Thursday, December 28, 2023

Crashing iPhones With a Flipper Zero

Dan Goodin (via Bruce Schneier):

To van der Ham’s surprise and chagrin, the same debilitating stream of pop-ups hit again on the afternoon commute home, not just against his iPhone but the iPhones of other passengers in the same train car. He then noticed that one of the same passengers nearby had also been present that morning. Van der Ham put two and two together and fingered the passenger as the culprit.


The culprit, it turned out, was using a Flipper Zero device to send Bluetooth pairing requests to all iPhones within radio range. This slim, lightweight device has been available since 2020, but in recent months, it has become much more visible. It acts as a Swiss Army knife for all kinds of wireless communications. It can interact with radio signals, including RFID, NFC, Bluetooth, Wi-Fi, or standard radio. People can use it to covertly change the channels of a TV at a bar, clone some hotel key cards, read the RFID chip implanted in pets, open and close some garage doors, and disrupt the normal use of iPhones.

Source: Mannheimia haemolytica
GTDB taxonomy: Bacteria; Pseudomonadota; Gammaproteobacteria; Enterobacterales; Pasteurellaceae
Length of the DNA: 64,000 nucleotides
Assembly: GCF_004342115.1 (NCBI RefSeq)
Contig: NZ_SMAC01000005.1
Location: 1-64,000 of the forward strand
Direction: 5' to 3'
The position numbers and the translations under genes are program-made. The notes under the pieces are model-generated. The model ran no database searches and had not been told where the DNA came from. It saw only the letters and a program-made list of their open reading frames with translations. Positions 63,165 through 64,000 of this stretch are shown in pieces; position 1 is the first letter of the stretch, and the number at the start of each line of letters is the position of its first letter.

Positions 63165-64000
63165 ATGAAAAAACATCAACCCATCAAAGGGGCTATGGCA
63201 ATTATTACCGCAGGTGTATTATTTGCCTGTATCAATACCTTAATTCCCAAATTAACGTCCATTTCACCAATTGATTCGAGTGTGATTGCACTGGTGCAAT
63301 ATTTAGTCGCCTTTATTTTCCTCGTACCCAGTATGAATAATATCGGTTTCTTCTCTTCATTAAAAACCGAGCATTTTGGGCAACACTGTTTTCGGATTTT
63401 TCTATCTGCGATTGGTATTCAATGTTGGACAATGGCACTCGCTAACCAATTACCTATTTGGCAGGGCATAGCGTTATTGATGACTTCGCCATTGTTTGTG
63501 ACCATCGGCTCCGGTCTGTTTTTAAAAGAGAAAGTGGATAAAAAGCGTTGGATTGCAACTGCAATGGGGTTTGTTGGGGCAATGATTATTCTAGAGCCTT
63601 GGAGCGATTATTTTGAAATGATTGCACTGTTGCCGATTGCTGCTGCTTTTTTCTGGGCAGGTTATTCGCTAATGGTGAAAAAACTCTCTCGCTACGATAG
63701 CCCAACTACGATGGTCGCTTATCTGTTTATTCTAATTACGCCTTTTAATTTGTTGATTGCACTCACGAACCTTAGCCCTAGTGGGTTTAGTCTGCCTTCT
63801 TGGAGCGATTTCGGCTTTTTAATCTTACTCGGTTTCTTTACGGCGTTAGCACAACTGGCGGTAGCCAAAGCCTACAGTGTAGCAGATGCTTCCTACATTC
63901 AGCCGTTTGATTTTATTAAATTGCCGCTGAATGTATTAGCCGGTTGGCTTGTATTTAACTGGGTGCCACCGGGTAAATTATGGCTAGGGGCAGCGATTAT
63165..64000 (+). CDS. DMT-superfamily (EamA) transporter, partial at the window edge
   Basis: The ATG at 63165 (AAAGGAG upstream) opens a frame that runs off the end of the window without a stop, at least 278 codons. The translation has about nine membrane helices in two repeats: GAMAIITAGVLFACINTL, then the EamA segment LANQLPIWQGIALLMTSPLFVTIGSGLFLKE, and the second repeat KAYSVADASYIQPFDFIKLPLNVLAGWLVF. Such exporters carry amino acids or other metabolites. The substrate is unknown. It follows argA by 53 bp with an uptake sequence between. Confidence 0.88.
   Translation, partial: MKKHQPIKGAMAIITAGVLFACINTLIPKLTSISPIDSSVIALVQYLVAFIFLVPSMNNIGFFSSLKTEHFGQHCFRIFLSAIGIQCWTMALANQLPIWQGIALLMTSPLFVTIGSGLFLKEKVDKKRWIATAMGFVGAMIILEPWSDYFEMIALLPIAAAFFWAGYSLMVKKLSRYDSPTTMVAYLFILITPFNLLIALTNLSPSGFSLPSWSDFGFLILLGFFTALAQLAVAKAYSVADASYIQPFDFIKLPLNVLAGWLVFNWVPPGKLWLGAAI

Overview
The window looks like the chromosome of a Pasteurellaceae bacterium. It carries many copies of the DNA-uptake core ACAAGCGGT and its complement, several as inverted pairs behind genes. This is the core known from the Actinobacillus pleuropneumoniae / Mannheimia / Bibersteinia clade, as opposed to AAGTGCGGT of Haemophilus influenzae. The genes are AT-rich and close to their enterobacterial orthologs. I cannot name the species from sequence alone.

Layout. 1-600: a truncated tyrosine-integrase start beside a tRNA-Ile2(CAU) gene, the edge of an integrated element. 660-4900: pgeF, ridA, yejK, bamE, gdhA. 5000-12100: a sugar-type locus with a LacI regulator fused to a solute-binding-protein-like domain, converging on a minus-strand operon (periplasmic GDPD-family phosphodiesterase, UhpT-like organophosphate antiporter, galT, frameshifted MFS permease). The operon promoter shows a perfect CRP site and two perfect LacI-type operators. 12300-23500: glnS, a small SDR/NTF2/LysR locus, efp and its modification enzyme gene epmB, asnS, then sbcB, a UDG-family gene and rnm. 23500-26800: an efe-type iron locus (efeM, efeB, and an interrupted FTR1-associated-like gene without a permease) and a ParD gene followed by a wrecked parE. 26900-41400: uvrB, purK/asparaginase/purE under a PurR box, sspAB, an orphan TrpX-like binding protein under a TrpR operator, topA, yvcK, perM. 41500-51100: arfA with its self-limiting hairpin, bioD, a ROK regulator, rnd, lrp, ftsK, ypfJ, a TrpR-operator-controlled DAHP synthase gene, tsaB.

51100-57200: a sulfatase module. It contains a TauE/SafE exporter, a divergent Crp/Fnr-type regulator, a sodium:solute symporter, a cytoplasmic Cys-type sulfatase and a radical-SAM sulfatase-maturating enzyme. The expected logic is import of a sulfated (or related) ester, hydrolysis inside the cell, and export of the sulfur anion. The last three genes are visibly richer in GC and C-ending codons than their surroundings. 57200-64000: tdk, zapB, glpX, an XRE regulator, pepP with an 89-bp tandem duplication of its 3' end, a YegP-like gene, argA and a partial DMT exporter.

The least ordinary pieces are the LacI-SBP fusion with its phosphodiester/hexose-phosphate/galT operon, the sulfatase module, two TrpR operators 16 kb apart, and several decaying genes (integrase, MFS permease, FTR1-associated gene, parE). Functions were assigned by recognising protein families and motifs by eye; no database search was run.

Despite its multifaceted capabilities, the Flipper Zero seems best known in recent weeks for its iPhone DoSing capabilities. The way Bluetooth works on iPhones and iPads makes them especially susceptible. Van der Ham flashed his device with custom firmware called Flipper Xtreme, which he acquired on a Discord channel devoted to the Flipper Zero. One firmware setting sends a constant stream of messages announcing the availability of a BLE (Bluetooth low energy) device nearby. This constant stream can be annoying for users of any device, but it doesn’t crash phones. A separate setting, labeled “iOS 17 attack,” is the one the train prankster used.

Ric Ford:

Turning off Bluetooth is an unappealing workaround.

Juli Clover:

With the launch of iOS 17.2, Apple has fixed an exploit that allowed the Flipper Zero electronic multi-tool to lock up iPhones, reports ZDNET.

Jo DeVoe (via Hacker News):

“The preliminary investigation indicates that between 10:45 a.m. and 1:30 p.m. on November 29, a student inside Washington Liberty High School utilized an electronic device that caused nearby iPhones to turn off,” she said.


ACPD did not provide additional details, such as what kind of device might have been used, citing the need to preserve the integrity of the ongoing investigation. A cybersecurity expert contacted by ARLnow declined to speculate on how a student might have turned off nearby iPhones.


1 Comment RSS · Twitter · Mastodon

Ah, another reason to hate Bluetooth!

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